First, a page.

“Cement tiles are extremely versatile and can provide amazing patterns and colors,” Boylen declares. “Since the tiles are extremely porous, a patina can develop over time to enhance the pattern. If they get discolored over time, they can also be sanded and resealed, like wood floors.” The most significant drawback with tiles made of cement is that they are difficult to install. In addition, cement tiles need to be sealed every month to preserve their appearance. Glue is best utilized in areas not heavily trafficked and in smaller quantities.

Mosaic Tile

Mosaic tiles allow you to exercise your interior design skills as they are available in various shapes, sizes, colors, designs, and even materials. “Mosaic tiles work best on wall applications when an accent is needed. I recommend using them sparingly,” Morgan states. Also, she notes that depending on the kind of tile you select. It can appear outdated quickly. Remember this when you decide not only on the tiles but also the area where it is placed.

Glass Tile

“The stain resistance of glass makes it a fantastic alternative to natural stone. Red wine and any acidic foods like lemon and vinegar are easily wiped up without any permanent staining,” states Melissa Morgan, an interior designer and the founder of M Interiors located in San Antonio, Texas. This type of tile provides a minimalist and clean design.

“A potential drawback is that glass will chip quite easily along the edges,” Morgan adds. Because of this, she suggests not installing glass tiles in high-traffic areas such as bathrooms and kitchen flooring. Instead, she recommends applying them to smaller spaces that have less traction, such as tabletops that are gently used or desks, in the vicinity of the fireplace or even as an accent wall.

Limestone Tile

Limestone is a different kind that is a natural stone tile. “To achieve a truly rustic style filled with natural tones, shades, and variation, lay down limestone tile,” Castellano adds. “It delivers a natural appearance almost reminiscent of ancient architecture and design. Durable but soft, limestone is also easy to shape and cut for specific patterns and placements.”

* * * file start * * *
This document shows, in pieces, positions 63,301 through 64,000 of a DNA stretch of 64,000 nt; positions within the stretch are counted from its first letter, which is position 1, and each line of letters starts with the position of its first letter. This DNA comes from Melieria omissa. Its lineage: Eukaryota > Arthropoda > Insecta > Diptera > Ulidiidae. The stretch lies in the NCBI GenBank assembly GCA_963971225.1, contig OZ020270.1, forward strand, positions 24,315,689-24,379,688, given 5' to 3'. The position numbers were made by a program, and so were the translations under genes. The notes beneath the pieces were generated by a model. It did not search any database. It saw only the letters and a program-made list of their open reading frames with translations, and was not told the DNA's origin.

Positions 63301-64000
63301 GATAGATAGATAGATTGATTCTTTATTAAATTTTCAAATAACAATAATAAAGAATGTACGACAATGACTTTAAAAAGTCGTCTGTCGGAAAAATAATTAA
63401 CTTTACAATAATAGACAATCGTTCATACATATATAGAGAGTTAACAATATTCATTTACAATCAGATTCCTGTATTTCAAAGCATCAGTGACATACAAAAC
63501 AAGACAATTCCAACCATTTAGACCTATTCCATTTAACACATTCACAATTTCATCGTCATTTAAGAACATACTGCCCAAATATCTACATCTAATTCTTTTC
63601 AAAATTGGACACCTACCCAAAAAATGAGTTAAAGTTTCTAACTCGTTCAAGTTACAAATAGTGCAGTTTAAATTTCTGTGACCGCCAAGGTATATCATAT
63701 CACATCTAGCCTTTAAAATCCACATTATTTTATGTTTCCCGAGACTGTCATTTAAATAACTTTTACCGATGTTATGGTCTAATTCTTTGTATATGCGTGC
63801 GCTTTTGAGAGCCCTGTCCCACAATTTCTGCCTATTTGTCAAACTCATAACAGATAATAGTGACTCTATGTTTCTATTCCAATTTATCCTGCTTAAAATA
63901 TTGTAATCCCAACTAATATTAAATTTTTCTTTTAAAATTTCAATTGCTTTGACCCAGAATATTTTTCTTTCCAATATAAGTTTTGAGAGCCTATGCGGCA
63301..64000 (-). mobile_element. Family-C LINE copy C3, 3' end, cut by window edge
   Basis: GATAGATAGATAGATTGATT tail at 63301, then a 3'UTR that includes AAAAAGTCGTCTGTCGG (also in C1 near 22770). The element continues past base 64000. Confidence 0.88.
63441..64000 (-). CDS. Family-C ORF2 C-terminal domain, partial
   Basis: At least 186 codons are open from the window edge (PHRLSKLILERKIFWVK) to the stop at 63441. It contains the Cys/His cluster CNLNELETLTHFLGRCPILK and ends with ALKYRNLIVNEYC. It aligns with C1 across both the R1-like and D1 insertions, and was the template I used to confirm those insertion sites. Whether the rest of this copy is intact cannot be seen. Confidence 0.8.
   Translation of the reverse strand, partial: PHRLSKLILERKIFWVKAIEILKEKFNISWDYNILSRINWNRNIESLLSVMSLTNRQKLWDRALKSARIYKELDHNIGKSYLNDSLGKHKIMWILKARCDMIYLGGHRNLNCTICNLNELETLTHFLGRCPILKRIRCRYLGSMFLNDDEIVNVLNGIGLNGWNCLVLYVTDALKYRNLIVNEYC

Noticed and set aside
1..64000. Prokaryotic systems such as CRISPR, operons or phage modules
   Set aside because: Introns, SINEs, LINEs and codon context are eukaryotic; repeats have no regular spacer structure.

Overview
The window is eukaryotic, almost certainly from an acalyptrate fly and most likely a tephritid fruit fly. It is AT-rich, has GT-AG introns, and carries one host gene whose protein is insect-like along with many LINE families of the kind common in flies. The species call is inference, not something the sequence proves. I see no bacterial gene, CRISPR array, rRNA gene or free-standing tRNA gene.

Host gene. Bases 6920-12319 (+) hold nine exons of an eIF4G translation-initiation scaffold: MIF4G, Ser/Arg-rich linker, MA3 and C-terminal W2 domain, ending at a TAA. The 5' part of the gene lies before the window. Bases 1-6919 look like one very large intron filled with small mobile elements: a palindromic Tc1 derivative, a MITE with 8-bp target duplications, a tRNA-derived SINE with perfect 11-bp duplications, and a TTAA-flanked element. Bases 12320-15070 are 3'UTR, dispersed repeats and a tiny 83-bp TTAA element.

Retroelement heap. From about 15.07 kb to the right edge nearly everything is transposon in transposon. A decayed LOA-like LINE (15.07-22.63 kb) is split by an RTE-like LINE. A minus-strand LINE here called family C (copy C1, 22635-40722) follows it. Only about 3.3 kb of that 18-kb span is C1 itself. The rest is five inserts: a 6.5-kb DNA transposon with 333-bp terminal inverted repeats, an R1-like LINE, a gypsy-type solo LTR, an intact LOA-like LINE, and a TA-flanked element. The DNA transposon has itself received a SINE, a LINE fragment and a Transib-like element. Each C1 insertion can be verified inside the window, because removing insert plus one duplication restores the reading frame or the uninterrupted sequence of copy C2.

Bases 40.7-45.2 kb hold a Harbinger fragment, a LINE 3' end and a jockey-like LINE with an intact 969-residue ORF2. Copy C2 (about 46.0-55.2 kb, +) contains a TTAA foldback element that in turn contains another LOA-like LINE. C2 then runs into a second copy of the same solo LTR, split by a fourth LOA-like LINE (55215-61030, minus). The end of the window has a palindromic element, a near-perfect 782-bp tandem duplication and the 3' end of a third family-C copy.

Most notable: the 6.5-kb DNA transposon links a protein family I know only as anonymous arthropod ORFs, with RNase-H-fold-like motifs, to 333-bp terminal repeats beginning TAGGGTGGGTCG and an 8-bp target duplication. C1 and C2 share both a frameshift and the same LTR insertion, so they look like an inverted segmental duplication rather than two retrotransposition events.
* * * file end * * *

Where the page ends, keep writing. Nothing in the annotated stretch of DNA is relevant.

The most important thing to keep in mind when considering limestone tile is its porous rock. To ensure that it will last for a long period, it should be properly sealed, or else it could crack and scratch easily. Additionally, cleaning limestone can be difficult. “To avoid ruining the stone, homeowners need to use neutral pH cleaning agents and avoid citrus and vinegar-based products,” says Castellano. “That said, the rich appearance and variety of colors or size make it a great option for really any space, especially outdoors. I recommend using limestone outdoors in a patio space to give the perfect final look.”

Granite Tile

Granite is an untreated natural stone with an identical look and feels to marble due to its natural flecks; however, there are some noticeable distinctions. “Granite has been overused and tends to look like a cheaper alternative,” Morgan states. It’s because it will often be the most affordable option that’s nothing to be snubbed when you’re on a tight budget. Morgan suggests using granite tiles for the laundry room or other secondary spaces where durability and cost savings are the top priorities.

Travertine Tile

Like limestone, travertine is a unique, natural design. “Its soft, subdued palette provides beautiful neutral tones,” Castellano says. “From gray to tan and beige, its swirling surface produces an elegant and unique statement.”

Like other natural stone tiles, It is easily affected by water, stains and traction. Therefore, it requires additional maintenance and a once-a-decade sealing. “It’s best to use travertine tiles in low-traffic areas of the home. Also, to avoid scratches, etching, or stains, many designers and DIYers will apply these tiles to walls instead of floors,” he states. “If you are applying it to floors, make sure you know what type of sealant to use and what cleaning products.”



Leave a Reply

Your email address will not be published. Required fields are marked *